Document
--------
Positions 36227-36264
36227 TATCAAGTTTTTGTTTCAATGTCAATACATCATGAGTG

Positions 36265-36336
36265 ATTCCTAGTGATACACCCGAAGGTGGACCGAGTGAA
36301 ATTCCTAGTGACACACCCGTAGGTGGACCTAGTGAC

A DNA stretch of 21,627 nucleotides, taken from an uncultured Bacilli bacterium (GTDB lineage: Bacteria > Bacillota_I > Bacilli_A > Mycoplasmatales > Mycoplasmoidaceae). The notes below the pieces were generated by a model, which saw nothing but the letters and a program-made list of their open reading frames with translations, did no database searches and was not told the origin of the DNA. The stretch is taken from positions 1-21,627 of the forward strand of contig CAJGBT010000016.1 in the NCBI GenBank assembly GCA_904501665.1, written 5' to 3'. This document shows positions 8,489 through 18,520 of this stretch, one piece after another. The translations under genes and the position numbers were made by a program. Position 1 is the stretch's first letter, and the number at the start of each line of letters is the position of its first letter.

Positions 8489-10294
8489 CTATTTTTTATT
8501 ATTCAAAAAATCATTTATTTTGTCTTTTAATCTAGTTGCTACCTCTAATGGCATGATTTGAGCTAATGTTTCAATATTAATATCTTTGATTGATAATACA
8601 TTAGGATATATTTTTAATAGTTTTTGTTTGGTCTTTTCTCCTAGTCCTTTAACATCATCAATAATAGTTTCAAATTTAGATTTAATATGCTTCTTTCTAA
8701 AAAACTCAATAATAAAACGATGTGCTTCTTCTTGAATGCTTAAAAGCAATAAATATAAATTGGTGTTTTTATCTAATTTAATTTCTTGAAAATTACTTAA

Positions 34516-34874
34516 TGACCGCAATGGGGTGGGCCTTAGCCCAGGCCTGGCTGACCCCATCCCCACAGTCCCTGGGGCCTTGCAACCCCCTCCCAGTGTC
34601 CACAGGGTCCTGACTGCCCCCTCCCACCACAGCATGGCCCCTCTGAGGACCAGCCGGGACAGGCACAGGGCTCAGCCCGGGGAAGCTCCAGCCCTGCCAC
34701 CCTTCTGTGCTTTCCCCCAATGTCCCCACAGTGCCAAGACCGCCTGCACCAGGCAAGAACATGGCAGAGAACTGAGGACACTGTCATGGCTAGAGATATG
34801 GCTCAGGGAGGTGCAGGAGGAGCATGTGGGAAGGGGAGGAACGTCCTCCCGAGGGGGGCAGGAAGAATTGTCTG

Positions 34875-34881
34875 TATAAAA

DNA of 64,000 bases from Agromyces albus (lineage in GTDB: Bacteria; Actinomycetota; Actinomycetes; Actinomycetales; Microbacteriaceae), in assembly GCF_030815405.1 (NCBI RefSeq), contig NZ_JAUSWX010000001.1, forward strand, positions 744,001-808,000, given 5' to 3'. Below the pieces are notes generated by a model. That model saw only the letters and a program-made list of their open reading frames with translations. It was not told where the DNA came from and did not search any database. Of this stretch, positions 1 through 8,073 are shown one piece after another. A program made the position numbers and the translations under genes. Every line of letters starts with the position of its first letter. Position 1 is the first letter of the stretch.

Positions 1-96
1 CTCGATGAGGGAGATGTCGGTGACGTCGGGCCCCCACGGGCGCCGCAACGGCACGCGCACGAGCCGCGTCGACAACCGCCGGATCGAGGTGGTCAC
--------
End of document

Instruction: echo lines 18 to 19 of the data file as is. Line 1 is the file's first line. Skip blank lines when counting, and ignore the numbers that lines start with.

34875 TATAAAA

DNA of 64,000 bases from Agromyces albus (lineage in GTDB: Bacteria; Actinomycetota; Actinomycetes; Actinomycetales; Microbacteriaceae), in assembly GCF_030815405.1 (NCBI RefSeq), contig NZ_JAUSWX010000001.1, forward strand, positions 744,001-808,000, given 5' to 3'. Below the pieces are notes generated by a model. That model saw only the letters and a program-made list of their open reading frames with translations. It was not told where the DNA came from and did not search any database. Of this stretch, positions 1 through 8,073 are shown one piece after another. A program made the position numbers and the translations under genes. Every line of letters starts with the position of its first letter. Position 1 is the first letter of the stretch.